My Blog » Whistler’s Harmony in Blue and Gold: The Peacock Room

Whistler’s Harmony in Blue and Gold: The Peacock Room

It’s no secret that I have a fascination with Aesthetic art and design, among many other things. I admit I am lured by the beauty and extravagance of the movement. Happily, at the distance of 150+ years, I can look at things through rose-colored glasses; I have the luxury of romanticizing the past and imagining it is applicable to my life.

So with that fascination in mind, this spring when my husband and I took a trip to Washington, D.C. for our anniversary, I made it a point to stop by the Freer Gallery of Art to check out the installation of Whistler’s Peacock Room. And boy, it didn’t disappoint.

For those of you who aren’t familiar with the Peacock Room, here is a short history, gleaned from the exhibit brochure and Wikipedia. Whistler painted the room in 1876 for his patron Frederick Leyland. The room was originally designed by Thomas Jeckyll to display Leyland’s large collection of blue and white china, but Leyland was unhappy with the final result and gave Whistler the task of redecorating the room. The centerpiece of the room was to be Whistler's painting The Princess from the Land of Porcelain, and Whistler was authorized by Leyland to make minor changes to the room. However, while Leyland was in Liverpool, Whistler let his creativity run wild, commenting:

"Well, you know, I just painted on. I went on—without design or sketch—putting in every touch with such freedom…And the harmony in blue and gold developing, you know, I forgot everything in my joy of it."[Wikipedia]

Whistler went on to exhibit the room to the press while Leyland was still away, and this combined with a disagreement over the payment for the work in the room lead to an irrevocable breach between the two. Despite this, Leyland keep the room as it was and used it for his china collection until his death in 1892.

In 1904, American industrialist and admirer Whistler’s work, Charles Lang Freer, purchased The Princess from the Land of Porcelain and the Peacock Room to go with it. He had the room shipped across the Atlantic and added it to his Detroit mansion.  When Freer died in 1919 he left his collection of art and artifacts to the Smithsonian, including the Peacock Room, and in 1923 they formed the bulk of the collection of the Freer Gallery of Art.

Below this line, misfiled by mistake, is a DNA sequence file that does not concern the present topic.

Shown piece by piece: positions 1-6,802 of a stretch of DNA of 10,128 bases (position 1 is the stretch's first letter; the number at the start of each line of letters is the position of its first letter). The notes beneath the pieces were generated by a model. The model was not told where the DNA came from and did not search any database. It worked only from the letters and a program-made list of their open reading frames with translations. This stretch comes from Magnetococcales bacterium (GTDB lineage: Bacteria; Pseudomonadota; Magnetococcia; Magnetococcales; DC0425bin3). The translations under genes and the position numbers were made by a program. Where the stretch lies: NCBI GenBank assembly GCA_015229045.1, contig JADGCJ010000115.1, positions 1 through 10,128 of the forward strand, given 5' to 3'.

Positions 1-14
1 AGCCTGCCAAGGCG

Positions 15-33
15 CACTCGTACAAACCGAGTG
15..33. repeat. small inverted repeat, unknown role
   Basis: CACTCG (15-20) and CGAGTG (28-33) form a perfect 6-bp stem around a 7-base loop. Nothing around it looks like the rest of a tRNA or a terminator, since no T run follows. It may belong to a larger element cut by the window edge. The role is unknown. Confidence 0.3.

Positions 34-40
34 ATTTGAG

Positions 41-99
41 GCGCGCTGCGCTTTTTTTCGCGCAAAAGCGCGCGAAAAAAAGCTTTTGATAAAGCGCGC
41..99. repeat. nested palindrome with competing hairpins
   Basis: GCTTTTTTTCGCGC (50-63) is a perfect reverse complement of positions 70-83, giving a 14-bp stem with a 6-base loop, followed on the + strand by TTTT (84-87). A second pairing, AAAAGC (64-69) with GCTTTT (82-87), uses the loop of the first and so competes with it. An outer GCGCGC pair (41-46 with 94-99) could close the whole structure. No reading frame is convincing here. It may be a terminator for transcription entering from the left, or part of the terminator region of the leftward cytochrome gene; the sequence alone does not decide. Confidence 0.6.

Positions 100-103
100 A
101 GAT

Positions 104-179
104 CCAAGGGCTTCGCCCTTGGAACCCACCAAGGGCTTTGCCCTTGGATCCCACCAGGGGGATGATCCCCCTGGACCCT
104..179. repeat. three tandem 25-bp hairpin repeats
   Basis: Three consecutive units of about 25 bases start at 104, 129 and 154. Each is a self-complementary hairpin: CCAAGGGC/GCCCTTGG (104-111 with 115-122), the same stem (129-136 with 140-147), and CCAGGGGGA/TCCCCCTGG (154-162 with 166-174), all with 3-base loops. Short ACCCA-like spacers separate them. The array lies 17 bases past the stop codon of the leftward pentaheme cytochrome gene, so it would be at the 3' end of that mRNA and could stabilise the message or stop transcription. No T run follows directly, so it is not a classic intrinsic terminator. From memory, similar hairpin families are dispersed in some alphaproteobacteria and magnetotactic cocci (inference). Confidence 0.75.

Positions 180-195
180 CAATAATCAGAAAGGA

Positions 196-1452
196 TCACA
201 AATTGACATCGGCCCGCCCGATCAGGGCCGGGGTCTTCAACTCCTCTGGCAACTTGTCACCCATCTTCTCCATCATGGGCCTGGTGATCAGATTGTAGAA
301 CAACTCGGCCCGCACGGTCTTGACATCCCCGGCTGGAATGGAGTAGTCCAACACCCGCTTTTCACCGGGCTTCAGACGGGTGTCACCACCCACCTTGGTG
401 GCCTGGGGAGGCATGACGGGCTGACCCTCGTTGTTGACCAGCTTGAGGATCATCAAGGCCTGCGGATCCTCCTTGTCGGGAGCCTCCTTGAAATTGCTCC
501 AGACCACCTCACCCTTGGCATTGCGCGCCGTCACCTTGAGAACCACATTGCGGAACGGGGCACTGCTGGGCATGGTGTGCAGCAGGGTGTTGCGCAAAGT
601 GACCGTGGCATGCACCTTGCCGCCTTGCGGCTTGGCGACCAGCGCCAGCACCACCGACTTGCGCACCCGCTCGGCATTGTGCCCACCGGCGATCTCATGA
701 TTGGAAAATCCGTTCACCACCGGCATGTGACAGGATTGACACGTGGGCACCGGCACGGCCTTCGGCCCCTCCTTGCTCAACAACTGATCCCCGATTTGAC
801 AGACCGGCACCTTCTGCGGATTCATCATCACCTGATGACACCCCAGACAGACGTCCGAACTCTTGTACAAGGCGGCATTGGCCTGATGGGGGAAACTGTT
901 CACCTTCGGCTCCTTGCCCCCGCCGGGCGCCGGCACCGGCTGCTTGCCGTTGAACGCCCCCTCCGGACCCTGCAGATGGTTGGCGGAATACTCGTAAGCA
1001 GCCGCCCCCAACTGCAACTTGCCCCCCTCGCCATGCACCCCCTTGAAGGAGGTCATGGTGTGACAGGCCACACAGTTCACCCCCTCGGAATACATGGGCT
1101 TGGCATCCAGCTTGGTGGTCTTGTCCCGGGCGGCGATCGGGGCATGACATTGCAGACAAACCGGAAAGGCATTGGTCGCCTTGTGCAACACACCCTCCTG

The Freer Gallery is not as well known or popular as the other museums in the Smithsonian system, but it is well worth a visit. The gallery has a fascinating collection of Asian and Middle-Eastern art and archaeological artifacts, as well as a collection of Whistler’s paints. Looking the Peacock Room in the context of the collection as a whole, it really highlights the influence of Asian (specifically Japanese) art on the Aesthetic movement.

Whistler’s room is a riot of color and detail, which my poor, dim pictures do not do justice. When you first walk in the amount of detail is almost overwhelming. Your eyes don’t know where to focus.While The Princess from the Land of Porcelain is supposed to be the focal point, I found that the painting was upstaged by the murals on the other walls. However, as a whole the room cohesive; no one element is jarring or out of place. The room is very beautiful to look at, but I can’t imagine living in such an overwhelming space.

I think my favorite part of the room may have been the ceiling. The overlapping design looked like feathers, but it also reminded me of fish scales, and the light fixtures seemed to grow out of the design. Whistler might not have intended this but it seemed very naturalistic, almost a precursor to art nouveau. Also, the detailing on the side panels was beautiful. Such vivid colors! No part of the room is plain. Every piece of trim, every panel is textured, mottled, or in some way decorated to match the theme.


Overall, I say if you have a chance don’t miss out on this great piece of design history. I had heard of the Peacock Room before, but it wasn’t until right before our trip that I had any idea that it was housed in a branch of the Smithsonian. This was my 4th trip to the D.C. museums and I can’t believe I passed it all those times!

Posted: 9/4/2011 6:19:38 PM by Aubry | with comments
Filed under: Aestheticism, travels
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